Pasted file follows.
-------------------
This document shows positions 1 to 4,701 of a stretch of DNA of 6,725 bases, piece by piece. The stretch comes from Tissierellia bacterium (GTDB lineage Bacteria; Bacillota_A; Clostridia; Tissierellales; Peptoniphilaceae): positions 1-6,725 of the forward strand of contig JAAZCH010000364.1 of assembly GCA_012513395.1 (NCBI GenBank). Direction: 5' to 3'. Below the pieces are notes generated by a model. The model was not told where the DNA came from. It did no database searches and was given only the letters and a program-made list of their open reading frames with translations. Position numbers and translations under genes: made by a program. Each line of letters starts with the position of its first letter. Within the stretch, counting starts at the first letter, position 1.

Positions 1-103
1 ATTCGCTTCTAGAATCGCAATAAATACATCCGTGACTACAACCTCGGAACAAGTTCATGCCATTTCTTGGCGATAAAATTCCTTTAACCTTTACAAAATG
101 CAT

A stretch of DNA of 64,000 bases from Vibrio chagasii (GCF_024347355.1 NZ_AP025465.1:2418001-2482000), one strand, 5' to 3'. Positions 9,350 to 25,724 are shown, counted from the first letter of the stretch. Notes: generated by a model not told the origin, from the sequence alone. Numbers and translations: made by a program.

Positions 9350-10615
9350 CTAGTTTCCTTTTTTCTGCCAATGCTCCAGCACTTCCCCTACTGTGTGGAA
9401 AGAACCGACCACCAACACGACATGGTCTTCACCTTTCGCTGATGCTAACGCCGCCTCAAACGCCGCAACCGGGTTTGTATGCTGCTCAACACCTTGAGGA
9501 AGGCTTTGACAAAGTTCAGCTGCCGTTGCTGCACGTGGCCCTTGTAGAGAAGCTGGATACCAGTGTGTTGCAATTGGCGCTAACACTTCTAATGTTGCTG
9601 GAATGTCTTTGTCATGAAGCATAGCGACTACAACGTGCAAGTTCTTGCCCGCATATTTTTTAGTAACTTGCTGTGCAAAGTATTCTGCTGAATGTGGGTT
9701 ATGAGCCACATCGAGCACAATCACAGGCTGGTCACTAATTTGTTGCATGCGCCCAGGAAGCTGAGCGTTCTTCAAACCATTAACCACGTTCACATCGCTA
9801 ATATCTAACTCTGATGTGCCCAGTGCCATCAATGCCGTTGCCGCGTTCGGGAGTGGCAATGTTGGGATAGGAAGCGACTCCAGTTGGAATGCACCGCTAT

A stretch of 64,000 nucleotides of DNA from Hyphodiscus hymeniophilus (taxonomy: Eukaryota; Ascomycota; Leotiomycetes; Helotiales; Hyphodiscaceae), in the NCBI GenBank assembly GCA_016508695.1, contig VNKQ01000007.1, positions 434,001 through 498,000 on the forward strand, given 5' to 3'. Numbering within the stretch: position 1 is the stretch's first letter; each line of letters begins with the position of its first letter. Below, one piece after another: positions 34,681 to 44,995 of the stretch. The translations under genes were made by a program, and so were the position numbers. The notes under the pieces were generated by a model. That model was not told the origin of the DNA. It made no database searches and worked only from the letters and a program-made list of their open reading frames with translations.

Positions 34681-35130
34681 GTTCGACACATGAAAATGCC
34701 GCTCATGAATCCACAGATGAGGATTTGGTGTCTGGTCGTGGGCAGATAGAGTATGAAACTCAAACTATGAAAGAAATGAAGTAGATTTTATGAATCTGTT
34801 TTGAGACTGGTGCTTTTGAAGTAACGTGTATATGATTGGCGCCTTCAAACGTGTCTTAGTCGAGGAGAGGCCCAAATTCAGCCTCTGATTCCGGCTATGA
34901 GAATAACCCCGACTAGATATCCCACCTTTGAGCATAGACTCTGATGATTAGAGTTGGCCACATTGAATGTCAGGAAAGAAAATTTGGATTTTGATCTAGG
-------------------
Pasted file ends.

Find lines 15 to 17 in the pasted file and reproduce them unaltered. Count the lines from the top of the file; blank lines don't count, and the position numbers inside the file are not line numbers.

34681 GTTCGACACATGAAAATGCC
34701 GCTCATGAATCCACAGATGAGGATTTGGTGTCTGGTCGTGGGCAGATAGAGTATGAAACTCAAACTATGAAAGAAATGAAGTAGATTTTATGAATCTGTT
34801 TTGAGACTGGTGCTTTTGAAGTAACGTGTATATGATTGGCGCCTTCAAACGTGTCTTAGTCGAGGAGAGGCCCAAATTCAGCCTCTGATTCCGGCTATGA